The provinces are feeling the pinch from a frozen police budget, the Police Association says.
In Motueka, residents of the town at the top of the South Island say there are not enough officers and are worried this could lead to people taking the law into their own hands.
New Zealand First leader Winston Peters said the perception of fewer police on the beat was, in fact, the reality.
"There is per capita, fewer police today than there was six years ago and as a consequence, you've got down-sizing in certain provincial areas and certain urban areas as well."
Mr Peters said there were shortfalls nationwide.
"If you were to ask yourself how many police cars are on the streets of Auckland at any given night, you might be astonished how few there are available, and you've also got certain areas of Hawke's Bay as one of them, and other parts of the country that are saying we are seriously down-sized of having the requisite force we need."
Police Association president Greg O'Connor said something had to give when the police budget had been frozen for several years - as it was the provinces.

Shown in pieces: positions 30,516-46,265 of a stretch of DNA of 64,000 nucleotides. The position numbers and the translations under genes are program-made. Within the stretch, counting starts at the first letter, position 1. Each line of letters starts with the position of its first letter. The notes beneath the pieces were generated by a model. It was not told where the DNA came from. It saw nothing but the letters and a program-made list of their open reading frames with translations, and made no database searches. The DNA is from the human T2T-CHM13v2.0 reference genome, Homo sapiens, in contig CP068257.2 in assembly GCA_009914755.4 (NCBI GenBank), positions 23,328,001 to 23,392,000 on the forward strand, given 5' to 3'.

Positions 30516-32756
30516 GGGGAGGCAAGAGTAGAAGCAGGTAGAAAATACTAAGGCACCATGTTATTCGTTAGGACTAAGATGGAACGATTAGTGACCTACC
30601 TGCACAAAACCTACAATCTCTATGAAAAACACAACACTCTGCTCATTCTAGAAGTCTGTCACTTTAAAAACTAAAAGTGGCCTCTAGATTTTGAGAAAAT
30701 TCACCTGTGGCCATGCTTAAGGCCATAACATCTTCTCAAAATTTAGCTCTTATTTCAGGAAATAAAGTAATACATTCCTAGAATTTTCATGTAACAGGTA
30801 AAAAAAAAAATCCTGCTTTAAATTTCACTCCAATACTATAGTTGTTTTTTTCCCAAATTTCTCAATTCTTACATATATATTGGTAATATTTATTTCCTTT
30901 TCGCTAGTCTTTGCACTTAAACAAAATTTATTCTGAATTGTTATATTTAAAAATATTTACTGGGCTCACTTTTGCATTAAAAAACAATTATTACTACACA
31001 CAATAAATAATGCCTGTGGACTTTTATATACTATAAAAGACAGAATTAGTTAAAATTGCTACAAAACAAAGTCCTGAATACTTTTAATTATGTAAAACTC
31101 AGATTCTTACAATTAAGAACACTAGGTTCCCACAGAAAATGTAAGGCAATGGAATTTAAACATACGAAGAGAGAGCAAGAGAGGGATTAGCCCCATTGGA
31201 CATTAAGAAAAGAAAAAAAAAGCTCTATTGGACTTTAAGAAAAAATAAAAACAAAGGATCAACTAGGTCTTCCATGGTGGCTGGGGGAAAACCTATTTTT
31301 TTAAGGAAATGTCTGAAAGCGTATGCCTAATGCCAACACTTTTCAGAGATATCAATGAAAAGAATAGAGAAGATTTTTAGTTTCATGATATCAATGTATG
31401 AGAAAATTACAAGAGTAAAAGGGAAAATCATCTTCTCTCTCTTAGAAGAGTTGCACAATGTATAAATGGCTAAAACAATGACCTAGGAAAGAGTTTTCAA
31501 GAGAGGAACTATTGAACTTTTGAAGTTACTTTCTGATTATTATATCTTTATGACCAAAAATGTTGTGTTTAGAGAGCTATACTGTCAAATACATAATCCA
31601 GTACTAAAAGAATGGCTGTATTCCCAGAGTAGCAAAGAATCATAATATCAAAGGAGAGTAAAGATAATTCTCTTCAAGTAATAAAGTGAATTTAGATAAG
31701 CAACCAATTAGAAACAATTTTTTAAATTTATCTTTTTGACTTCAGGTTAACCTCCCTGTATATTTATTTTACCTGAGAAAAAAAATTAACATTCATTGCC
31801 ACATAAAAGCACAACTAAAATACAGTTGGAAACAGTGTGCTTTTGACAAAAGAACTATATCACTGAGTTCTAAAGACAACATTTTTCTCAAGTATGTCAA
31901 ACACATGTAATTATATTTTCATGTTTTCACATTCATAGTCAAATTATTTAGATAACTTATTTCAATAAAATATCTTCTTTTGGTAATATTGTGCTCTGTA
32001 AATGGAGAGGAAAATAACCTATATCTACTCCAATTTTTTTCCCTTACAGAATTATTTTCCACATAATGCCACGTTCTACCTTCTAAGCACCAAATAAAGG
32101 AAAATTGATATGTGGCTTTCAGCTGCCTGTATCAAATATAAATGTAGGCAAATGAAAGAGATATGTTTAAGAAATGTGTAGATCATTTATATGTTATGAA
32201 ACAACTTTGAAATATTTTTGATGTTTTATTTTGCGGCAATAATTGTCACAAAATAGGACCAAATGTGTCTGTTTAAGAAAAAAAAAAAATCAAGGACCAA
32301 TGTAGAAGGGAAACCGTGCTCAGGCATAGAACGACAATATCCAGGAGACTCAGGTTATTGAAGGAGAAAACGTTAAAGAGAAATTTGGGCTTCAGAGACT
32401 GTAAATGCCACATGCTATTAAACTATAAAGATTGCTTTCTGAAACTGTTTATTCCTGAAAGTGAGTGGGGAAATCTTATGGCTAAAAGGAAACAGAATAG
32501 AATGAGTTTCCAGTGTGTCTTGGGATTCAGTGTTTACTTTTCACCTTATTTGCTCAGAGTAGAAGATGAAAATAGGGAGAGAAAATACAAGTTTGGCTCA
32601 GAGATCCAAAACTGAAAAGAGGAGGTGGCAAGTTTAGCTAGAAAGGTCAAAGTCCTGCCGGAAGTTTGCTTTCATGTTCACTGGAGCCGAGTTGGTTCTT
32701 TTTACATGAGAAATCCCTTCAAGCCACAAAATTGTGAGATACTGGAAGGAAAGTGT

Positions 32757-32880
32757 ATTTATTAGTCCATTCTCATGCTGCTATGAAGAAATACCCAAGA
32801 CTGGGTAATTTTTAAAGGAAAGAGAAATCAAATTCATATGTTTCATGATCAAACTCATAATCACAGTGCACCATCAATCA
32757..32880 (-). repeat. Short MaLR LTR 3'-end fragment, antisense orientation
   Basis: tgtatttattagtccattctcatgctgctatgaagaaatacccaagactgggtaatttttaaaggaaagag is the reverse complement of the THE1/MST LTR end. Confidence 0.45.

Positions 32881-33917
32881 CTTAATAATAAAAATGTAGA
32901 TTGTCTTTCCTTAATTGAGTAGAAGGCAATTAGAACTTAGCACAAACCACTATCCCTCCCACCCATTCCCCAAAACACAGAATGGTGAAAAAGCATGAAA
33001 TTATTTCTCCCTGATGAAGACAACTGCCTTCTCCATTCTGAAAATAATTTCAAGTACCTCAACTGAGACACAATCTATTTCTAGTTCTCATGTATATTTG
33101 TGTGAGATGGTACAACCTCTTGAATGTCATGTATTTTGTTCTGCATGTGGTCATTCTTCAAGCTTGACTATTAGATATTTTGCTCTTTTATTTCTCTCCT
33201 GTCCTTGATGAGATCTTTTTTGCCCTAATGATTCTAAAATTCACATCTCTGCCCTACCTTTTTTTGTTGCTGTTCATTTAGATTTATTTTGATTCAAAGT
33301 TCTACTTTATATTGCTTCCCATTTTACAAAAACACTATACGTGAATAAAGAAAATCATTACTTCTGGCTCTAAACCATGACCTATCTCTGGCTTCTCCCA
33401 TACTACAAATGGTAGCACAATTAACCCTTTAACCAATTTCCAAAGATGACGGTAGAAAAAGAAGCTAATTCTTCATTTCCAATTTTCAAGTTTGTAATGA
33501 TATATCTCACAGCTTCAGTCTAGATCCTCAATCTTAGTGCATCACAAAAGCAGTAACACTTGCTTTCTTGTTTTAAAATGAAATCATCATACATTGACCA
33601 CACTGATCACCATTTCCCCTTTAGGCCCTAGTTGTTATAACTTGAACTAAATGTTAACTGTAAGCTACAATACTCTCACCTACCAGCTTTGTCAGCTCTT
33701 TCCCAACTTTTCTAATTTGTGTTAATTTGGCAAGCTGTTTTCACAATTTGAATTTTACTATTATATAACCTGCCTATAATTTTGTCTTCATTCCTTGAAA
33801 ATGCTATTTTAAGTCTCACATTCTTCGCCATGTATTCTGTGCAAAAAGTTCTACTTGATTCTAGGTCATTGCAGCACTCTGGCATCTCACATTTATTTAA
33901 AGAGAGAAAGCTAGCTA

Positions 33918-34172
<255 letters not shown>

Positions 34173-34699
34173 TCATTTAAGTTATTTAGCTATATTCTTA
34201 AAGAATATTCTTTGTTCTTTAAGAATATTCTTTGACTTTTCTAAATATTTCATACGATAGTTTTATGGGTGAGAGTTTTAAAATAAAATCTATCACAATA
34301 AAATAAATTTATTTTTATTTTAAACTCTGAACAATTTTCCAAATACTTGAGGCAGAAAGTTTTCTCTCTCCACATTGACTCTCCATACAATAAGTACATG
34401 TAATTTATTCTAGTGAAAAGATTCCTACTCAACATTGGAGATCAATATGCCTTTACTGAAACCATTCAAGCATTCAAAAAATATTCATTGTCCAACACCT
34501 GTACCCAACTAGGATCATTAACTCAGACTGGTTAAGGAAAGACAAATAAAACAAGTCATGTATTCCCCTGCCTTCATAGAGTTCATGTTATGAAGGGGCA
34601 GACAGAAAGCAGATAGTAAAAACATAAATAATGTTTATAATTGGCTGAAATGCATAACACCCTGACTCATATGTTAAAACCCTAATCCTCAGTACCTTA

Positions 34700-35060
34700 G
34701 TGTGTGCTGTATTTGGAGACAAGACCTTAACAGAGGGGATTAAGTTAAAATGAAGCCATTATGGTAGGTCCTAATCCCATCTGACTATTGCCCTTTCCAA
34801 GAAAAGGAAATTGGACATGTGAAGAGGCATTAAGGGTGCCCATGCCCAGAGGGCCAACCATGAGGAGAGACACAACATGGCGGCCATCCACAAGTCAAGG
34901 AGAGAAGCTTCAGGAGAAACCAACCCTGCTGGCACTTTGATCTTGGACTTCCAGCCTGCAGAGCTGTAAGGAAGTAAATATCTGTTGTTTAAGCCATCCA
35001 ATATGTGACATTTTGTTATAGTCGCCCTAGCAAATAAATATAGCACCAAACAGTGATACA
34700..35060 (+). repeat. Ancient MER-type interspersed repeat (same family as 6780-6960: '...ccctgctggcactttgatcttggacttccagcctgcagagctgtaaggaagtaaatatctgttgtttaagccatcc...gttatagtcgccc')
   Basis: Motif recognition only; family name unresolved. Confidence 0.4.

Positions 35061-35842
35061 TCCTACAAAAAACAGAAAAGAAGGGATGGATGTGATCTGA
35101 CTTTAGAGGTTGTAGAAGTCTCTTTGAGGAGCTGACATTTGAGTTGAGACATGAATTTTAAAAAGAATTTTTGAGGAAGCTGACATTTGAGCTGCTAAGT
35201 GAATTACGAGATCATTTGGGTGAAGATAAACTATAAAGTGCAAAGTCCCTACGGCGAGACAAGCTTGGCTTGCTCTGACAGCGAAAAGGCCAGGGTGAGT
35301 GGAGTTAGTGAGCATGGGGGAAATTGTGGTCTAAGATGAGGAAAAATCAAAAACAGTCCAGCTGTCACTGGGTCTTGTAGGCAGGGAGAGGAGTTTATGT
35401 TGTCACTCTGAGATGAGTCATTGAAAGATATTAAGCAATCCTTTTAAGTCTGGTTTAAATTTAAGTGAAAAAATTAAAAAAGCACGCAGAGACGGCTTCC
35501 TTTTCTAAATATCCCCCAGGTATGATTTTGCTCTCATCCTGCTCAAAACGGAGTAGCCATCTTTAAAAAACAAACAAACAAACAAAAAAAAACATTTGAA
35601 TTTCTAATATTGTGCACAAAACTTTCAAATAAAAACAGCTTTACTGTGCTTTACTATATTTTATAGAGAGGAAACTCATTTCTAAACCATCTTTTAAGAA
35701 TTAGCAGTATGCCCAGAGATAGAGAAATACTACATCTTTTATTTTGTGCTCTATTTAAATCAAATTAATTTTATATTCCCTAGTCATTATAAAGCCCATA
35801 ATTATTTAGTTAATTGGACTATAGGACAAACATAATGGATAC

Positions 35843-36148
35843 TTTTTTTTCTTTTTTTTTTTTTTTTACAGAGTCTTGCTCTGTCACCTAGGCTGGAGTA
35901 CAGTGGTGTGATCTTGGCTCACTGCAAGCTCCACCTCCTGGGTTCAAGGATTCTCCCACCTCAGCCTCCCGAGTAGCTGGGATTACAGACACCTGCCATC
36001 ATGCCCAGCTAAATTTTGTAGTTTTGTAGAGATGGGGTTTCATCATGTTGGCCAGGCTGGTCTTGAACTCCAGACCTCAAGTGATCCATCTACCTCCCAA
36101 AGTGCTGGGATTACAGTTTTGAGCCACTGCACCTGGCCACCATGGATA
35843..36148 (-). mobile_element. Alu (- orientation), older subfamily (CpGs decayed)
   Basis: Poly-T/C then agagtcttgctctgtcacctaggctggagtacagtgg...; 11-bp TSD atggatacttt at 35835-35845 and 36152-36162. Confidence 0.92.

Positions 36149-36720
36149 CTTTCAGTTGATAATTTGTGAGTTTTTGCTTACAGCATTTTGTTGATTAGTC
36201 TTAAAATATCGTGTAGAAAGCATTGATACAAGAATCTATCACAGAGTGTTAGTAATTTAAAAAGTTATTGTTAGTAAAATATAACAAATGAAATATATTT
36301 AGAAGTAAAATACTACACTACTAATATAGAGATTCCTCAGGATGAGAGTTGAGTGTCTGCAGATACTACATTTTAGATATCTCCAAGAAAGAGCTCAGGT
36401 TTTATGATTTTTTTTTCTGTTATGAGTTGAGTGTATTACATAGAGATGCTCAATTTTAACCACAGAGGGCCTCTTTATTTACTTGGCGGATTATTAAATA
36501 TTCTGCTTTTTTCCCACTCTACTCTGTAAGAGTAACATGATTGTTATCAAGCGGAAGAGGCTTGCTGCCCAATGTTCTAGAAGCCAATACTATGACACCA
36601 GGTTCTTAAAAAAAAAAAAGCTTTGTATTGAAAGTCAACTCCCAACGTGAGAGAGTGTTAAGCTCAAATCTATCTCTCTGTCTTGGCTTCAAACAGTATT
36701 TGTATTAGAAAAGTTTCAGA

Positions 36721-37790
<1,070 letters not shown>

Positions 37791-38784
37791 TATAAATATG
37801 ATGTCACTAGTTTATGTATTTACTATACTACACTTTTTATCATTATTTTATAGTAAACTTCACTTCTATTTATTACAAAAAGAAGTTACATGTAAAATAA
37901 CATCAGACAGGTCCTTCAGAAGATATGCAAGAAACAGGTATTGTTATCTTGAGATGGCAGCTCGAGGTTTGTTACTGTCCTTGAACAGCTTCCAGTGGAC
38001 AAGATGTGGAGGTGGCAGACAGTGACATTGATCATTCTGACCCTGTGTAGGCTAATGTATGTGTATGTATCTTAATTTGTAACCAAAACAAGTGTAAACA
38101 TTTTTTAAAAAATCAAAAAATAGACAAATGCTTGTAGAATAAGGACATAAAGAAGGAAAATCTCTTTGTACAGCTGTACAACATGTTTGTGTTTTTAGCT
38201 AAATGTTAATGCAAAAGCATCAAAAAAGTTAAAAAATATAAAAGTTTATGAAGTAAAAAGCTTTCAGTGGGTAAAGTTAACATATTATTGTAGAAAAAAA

"Shortages of personnel, shortages of essentially resource and while it is not manifesting itself quite so greatly in the bigger centres, particularly Auckland, Wellington and Canterbury, certainly it is very evident now out in the provinces."
Mr O'Connor said front-line staff numbers were generally being maintained but back-office administration workers were not.
"The problems with cleaning out the back office is that very rarely do you clean out the back office jobs, someone's got to do it - and that is the front-line staff."
South Wairarapa mayor Adrienne Staples said there seemed to be a lack of police in her area at times.
"We might have a spate of burglaries and that definitely makes people very uneasy and obviously if they can't get some instant action, which often happens just simply because of our size, then it makes people feel uneasy and they call for more police."
Ms Staples said it would be good to have more police on the beat but tight budgets made that unrealistic.
Police Deputy Commissioner Viv Rickard said he was aware people complained there were too few police but staff numbers had remained the same during the past four years.
"Occasionally we get things wrong and don't turn up as quickly as people expect - and sometimes the service is probably not what I expect - but generally, our rural and provincial communities are supportive of New Zealand Police."
Mr Rickard said some police tactics involved raising police presence and reducing a fear of crime.